Dudley Magistrates’ Court heard that on 20 February 2018 a CNC Speedwell Limited employee was seriously injured when her gloved hand became entangled in the exposed rotating parts of a stud assembly machine. An investigation by the HSE found employees had been using an unsafe system of work. Various options were available to prevent this injury had the work been risk assessed. A safe system of work should have been in place and operators should have received suitable training.
CNC Speedwell Limited pleaded guilty to breaching Section 2(1) of the Health and Safety at Work etc Act 1974. The company was fined GBP130,000 and ordered to pay costs of GBP10,909.
HSE, 20 January 2021
London borough council fined after child sustains fatal injuries at playground
London Borough of Tower Hamlets Council has been sentenced after a five-year-old girl suffered fatal injuries when playground equipment collapsed on top of her at Mile End Park.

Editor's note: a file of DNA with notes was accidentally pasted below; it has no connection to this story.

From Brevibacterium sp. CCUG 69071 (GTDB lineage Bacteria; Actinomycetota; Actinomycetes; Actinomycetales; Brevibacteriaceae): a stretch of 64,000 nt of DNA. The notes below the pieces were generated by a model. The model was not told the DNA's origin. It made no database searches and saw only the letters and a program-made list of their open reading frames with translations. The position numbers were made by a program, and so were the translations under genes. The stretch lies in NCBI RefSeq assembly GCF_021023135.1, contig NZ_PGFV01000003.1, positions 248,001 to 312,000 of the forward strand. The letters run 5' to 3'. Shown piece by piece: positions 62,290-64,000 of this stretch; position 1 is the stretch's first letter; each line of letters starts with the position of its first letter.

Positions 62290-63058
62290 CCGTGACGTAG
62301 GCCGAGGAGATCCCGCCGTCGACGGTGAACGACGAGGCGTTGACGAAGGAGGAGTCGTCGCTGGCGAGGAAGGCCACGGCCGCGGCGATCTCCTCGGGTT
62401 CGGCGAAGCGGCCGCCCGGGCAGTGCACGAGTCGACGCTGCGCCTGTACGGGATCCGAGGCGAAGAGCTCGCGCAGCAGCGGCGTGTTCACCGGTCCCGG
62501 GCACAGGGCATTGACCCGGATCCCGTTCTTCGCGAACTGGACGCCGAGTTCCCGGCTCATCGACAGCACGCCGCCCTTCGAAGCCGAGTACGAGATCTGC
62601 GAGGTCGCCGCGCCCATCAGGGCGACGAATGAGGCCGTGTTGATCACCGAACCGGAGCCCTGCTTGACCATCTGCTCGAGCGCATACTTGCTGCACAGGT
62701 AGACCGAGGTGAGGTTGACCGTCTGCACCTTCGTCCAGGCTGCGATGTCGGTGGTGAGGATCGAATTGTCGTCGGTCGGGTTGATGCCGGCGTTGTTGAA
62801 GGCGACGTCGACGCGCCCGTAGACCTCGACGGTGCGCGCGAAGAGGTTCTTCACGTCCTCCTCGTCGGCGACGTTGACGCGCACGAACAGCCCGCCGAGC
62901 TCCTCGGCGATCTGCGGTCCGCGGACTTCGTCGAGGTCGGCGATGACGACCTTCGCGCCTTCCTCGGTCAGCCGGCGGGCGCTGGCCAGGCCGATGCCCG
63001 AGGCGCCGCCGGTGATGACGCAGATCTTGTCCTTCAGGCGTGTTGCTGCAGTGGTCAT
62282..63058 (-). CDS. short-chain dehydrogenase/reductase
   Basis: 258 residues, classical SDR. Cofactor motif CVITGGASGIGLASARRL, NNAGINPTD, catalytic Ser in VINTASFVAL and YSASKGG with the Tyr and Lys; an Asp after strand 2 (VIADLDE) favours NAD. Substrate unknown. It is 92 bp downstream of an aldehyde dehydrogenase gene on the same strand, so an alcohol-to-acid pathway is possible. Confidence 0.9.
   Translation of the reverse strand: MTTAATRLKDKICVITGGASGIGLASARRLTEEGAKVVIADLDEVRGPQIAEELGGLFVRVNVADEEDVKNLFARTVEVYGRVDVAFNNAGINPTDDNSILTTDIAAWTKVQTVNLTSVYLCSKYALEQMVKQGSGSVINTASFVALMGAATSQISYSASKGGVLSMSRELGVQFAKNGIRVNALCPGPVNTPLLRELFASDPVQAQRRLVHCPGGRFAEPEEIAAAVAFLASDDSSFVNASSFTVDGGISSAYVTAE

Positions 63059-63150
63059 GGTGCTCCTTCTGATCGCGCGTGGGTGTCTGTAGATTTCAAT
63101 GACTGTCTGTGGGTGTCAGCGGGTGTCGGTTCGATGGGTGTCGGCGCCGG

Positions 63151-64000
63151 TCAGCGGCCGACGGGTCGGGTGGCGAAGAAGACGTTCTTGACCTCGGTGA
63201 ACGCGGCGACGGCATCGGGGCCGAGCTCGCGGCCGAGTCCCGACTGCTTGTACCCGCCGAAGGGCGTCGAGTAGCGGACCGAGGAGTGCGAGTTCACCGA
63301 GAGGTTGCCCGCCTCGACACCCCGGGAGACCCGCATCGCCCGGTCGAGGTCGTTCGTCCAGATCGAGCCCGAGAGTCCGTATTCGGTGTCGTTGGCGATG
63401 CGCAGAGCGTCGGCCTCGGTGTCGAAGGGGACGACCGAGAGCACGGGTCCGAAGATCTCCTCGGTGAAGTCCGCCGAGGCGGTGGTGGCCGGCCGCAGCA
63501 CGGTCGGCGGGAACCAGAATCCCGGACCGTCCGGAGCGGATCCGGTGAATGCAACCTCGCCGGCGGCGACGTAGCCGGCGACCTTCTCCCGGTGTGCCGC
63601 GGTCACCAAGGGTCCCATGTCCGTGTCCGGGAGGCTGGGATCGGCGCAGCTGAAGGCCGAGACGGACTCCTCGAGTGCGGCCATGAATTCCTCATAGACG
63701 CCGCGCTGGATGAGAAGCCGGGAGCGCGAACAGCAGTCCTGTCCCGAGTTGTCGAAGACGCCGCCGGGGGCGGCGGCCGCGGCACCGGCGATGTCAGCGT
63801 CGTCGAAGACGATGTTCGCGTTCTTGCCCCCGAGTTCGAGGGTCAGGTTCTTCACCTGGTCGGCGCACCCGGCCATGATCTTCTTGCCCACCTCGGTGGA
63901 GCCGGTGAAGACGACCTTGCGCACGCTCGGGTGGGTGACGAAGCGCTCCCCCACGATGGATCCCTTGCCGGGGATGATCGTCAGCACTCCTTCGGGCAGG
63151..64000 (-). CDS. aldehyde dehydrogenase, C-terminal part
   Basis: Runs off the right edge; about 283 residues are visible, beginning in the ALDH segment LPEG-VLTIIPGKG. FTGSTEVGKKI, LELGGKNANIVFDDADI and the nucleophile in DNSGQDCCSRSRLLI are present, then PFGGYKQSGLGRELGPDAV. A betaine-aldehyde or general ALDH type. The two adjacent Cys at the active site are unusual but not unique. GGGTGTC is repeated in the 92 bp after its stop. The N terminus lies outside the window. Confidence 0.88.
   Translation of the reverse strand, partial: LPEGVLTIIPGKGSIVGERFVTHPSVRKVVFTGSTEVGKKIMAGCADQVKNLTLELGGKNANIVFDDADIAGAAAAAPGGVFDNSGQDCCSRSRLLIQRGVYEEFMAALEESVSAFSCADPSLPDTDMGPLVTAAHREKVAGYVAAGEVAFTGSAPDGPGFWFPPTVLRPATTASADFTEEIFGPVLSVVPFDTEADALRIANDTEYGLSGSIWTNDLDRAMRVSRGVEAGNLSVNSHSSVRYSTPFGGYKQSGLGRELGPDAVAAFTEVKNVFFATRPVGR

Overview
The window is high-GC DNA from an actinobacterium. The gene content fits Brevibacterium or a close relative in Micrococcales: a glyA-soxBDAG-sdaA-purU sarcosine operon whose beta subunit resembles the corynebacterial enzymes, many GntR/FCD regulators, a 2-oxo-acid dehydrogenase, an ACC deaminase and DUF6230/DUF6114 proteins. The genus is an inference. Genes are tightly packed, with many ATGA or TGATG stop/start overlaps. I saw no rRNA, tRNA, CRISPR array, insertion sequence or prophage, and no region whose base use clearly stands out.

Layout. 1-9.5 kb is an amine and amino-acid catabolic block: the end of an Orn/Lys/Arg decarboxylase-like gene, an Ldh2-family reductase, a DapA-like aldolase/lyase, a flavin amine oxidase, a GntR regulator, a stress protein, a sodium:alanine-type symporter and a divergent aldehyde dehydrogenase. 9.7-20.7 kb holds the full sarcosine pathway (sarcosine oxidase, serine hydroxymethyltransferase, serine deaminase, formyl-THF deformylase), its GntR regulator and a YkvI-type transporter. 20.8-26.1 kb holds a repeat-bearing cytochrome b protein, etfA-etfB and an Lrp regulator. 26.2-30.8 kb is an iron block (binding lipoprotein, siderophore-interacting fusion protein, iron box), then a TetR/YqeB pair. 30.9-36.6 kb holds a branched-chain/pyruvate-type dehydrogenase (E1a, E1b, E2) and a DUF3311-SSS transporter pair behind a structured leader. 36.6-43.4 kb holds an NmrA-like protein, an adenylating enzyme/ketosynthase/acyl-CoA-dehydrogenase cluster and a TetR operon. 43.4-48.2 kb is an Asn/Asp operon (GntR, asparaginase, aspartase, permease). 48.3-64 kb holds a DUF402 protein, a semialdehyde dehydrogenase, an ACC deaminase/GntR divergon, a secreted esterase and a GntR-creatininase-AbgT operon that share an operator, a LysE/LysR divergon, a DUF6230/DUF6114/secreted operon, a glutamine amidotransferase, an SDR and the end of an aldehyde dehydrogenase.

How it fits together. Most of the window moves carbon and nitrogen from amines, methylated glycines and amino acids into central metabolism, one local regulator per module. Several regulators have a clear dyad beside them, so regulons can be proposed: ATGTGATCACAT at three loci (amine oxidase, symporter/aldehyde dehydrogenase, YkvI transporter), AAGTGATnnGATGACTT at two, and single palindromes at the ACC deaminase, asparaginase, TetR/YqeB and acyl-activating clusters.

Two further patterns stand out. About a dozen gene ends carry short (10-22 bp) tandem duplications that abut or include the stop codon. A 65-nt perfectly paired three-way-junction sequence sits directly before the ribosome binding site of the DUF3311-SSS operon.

An investigation by the HSE found that London Borough of Tower Hamlets Council had failed to ensure that an annual playground safety check was carried out. The local authority had previously implemented a system of inspections to ensure that play equipment was safe to use. However, the play equipment at Mile End Park had not been inspected by a playground inspector since September 2013. If the equipment had been inspected and tested, the risks may have been identified and appropriate action taken to remove and replace the equipment.
London Borough of Tower Hamlets Council pleaded guilty to breaching Section 3(1) of the Health and Safety at Work Etc. Act 1974. They were fined GBP330,000 and ordered to pay costs of GBP6,204.
HSE, 20 January 2021